Meet the Faculty
Christopher Foley is an Assistant Professor of English at the University of Southern Mississippi, where he teaches primarily on the Gulf Coast campus. Dr. Foley’s research agenda focuses on the environmental implications of early modern theatrical performance practices. He is currently at work on two book projects, the first of which analyzes the dramaturgical techniques by which early modern playwrights foregrounded the relationship between vulnerable bodies and wider urban environments for their earliest London audiences. His second project, tentatively entitled Limits of the Stage, Limits of the Human, examines performances of animality on the early modern stage. Dr. Foley has published recent articles in Early Modern Literary Studies and for the Map of Early Modern London, which contextualize literature and drama produced in London during the 16th and 17th centuries in relation to the civic challenges of contemporary waste-management.
Damon Franke, Associate Professor of English. Prior to arriving at USM Gulf Coast in 2004, Damon did his graduate work in English at the University of Iowa (Ph.D. 2003) and the University of Georgia (M.A. 1995). As an undergraduate, he majored in history at UC Berkeley. Damon teaches a wide-variety of courses on literature, writing, and critical analysis, and he strives to bring literature to life for his students. Some of his recent courses include American Literature and Culture of the 1990s, and Literature of New Orleans and Southern Mississippi. His study of modernism, Modernist Heresies: British Literary History, 1883-1924, was published in 2008 by Ohio State UP, and his articles and reviews have appeared in Studies in the Novel, The James Joyce Quarterly, The Journal of Narrative Theory, Nineteenth-Century Prose, English Language Notes, and SubStance. He is currently working on two book projects: a study of the philosophy of “becoming” in the works of James Joyce, and a genealogy of environmental thought in Edwardian literature with the working title The Organic Edwardians. He is also the sponsor of the Gulf Coast chapter of Sigma Tau Delta, the International English Honor Society.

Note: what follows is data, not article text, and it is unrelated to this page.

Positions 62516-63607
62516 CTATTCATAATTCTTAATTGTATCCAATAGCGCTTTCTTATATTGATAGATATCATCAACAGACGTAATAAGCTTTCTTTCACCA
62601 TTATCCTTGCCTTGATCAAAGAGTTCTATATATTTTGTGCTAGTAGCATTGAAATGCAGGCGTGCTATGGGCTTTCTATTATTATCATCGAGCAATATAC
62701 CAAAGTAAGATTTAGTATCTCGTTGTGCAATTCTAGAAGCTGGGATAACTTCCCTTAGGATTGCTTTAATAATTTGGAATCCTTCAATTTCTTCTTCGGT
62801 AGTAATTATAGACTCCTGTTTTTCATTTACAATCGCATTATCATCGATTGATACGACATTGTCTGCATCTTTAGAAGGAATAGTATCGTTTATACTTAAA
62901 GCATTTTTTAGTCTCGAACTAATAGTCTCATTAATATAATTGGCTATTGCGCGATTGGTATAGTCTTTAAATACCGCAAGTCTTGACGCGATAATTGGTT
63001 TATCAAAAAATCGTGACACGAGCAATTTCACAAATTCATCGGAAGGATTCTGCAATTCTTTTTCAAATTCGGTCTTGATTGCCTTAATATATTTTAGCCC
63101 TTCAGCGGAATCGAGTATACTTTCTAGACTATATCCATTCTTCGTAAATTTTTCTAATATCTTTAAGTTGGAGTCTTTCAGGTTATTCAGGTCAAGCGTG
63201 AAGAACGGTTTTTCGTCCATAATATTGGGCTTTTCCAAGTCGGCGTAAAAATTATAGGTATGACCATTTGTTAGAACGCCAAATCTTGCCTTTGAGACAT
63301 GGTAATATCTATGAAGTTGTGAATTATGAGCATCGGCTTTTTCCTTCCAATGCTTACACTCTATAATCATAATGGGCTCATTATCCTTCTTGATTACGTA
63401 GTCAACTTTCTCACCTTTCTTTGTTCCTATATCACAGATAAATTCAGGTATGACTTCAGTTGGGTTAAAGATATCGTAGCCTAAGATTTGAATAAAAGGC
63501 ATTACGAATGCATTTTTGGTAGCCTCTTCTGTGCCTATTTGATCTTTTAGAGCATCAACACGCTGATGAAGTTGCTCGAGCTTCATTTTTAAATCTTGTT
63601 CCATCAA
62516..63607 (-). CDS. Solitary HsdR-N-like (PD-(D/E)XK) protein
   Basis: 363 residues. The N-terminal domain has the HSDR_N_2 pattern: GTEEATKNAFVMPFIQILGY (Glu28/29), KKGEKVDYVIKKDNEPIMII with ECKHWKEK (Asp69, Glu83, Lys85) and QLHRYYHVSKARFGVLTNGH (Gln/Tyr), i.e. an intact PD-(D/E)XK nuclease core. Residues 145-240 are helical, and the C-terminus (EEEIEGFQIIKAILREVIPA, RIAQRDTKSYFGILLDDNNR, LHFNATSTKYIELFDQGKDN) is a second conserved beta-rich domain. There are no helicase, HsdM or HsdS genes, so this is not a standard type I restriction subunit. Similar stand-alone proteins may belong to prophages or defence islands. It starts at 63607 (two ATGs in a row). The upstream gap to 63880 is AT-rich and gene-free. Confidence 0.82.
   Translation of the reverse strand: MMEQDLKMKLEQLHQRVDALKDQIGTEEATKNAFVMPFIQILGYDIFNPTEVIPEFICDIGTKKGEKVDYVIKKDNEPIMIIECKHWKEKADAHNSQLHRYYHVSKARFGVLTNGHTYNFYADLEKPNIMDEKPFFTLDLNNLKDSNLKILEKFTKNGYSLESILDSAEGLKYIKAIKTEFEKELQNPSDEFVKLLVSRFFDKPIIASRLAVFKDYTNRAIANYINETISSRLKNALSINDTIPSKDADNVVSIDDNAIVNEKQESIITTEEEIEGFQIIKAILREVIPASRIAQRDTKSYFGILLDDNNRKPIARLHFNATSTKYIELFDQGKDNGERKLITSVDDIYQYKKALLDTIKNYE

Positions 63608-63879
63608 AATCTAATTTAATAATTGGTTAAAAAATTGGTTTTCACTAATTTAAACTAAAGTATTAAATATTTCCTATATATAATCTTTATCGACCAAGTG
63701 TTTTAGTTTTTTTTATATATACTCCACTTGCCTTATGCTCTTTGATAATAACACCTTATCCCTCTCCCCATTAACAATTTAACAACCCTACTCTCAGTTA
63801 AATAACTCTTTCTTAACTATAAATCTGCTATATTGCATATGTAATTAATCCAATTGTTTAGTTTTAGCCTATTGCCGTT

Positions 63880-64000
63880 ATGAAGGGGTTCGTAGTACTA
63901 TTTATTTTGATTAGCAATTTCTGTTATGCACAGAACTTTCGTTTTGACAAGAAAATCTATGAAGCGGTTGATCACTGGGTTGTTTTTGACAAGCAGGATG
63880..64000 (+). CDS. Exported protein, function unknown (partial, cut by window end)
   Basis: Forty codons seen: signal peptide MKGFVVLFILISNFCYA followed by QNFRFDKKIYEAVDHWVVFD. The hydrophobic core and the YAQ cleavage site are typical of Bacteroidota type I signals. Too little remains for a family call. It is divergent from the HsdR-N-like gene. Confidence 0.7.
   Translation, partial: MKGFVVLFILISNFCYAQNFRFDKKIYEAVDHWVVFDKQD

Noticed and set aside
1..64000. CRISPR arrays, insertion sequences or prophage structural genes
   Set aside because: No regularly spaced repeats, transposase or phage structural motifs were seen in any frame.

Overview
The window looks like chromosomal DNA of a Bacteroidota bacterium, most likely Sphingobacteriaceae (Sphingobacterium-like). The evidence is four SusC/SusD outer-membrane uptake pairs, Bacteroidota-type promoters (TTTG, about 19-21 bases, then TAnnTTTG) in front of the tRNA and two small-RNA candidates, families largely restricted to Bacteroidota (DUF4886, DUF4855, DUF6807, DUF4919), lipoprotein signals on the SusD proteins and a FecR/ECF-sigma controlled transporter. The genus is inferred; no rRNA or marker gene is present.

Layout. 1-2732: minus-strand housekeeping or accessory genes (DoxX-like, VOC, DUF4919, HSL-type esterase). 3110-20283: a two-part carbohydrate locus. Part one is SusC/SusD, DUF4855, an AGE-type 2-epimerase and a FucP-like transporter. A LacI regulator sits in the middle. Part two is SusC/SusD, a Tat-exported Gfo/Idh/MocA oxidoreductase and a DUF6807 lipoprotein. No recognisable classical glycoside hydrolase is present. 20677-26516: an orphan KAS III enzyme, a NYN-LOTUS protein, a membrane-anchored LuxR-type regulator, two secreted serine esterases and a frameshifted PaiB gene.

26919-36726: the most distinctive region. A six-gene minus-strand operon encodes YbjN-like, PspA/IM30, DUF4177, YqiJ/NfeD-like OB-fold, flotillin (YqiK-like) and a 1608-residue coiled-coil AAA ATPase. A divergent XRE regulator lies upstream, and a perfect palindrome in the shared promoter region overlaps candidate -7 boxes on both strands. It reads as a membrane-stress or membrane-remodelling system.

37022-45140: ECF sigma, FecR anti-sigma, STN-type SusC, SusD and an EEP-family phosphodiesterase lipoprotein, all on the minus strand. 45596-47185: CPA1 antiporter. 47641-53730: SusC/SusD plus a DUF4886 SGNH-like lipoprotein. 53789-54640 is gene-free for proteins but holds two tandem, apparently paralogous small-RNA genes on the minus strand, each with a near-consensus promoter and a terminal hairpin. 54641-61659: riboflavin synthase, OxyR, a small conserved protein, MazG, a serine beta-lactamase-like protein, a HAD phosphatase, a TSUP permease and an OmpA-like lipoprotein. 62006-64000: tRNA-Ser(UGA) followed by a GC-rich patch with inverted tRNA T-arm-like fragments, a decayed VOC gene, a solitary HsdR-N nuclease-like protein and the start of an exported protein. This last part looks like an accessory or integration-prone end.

Dr. Franke's Current CV [PDF]
Rebecca Powell, an Assistant Professor of English, and Coast English Program Coordinator, teaches in the English Licensure program. She taught high school English in Oklahoma and Montana before returning to graduate school for her M.A. and Ph.D. at New Mexico State University. Her research interests include adolescent writing experiences, K-16 writing pedagogy, articulation, community literacy, and place studies. Her studies and reviews have appeared in A Guide to Composition Pedagogies, Environmental Rhetorics and the Ecologies of Place, Teaching English in the Two Year College, and Xchanges. Current projects include researching the circulation of writing experiences through people’s lives and communities and the implications of place studies for teacher education. For a complete CV see rapowell.org.
Will Watson, Associate Professor of English, has taught American literature and cultural and environmental studies for over twenty years. He received his B.A. from Western Illinois University, and holds a Ph.D. in English from LSU. Watson comes from a family of Chicago and Pittsburgh steelworkers and is the first member of his family to attend college. His scholarship focuses on literary and cinematic representations of strikes, social class and working-class activism in the USA, and his poetry draws on his own years as a Chicago-area steelworker and longshoreman. His writings have appeared in such journals as Genre; Labor; New Laurel Review; Minnesota Review; College Literature; and Women's Studies Quarterly.